Although note taking during trials is known to enhance jurors’ recall of trial evidence, little is known about whether individual differences in note taking underpin this effect. Individual differences in handwriting speed, working memory, and attention may influence juror’s note taking. This, in turn, may influence their recall. It may also be the case that if jurors note down and recall more incriminating than non-incriminating evidence (or vice versa), then this may predict their verdict. Three studies examined the associations between the aforementioned individual differences, the amount of critical evidence jurors noted down during a trial, the amount of critical evidence they recalled, and the verdicts they reached. Participants had their handwriting speed, short-term memory, working memory, and attention assessed. They then watched a trial video (some took notes), reached a verdict, and recalled as much trial information as possible. We found that jurors with faster handwriting speed (Study 1), higher short-term memory capacity (Study 2), and higher sustained attention capacity (Study 3) noted down, and later recalled, the most critical trial evidence. However, working memory storage capacity, information processing ability (Study 2) and divided attention (Study 3) were not associated with note taking or recall. Further, the type of critical evidence jurors predominantly recalled predicted their verdicts, such that jurors who recalled more incriminating evidence were more likely to reach a guilty verdict, and jurors who recalled more non-incriminating evidence were less likely to do so. The implications of these findings are discussed.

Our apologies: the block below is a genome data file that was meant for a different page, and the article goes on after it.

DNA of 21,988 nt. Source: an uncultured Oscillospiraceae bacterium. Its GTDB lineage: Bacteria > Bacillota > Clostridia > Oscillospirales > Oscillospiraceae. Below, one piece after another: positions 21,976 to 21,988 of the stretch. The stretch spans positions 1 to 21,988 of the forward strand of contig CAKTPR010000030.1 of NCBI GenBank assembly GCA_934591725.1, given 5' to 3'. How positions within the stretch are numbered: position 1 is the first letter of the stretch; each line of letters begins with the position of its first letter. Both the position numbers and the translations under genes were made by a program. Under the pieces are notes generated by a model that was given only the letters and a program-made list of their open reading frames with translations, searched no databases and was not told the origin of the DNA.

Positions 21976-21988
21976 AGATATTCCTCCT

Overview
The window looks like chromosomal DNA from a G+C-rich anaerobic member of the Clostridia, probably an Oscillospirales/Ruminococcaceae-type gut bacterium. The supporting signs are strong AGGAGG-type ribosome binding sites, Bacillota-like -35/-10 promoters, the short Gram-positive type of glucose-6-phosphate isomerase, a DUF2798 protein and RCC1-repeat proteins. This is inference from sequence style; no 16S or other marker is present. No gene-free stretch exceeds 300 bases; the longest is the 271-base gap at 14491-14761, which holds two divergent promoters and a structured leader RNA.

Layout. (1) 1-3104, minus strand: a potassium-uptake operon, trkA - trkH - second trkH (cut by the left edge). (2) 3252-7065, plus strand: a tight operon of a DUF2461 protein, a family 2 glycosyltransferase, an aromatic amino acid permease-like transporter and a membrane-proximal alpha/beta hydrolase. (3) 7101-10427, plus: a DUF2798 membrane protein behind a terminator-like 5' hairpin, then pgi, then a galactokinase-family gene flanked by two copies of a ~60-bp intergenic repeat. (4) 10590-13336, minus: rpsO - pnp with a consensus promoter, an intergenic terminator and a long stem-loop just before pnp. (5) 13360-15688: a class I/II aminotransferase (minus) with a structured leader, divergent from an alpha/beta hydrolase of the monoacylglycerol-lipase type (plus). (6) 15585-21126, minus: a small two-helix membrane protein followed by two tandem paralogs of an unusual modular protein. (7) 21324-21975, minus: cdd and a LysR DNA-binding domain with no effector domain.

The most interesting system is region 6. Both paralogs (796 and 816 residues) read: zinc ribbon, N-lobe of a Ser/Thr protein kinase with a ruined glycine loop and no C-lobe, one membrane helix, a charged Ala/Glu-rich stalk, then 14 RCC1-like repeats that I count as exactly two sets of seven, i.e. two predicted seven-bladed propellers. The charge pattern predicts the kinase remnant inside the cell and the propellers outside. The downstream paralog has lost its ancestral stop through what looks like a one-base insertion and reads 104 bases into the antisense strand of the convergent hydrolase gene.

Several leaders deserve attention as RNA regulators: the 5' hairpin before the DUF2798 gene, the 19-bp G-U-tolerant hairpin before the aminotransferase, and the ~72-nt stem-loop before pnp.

]]>
<![CDATA[Nearest transfer effects of working memory training: A comparison of two programs focused on working memory updating]]> https://www.researchpad.co/article/5c6dca2cd5eed0c48452a883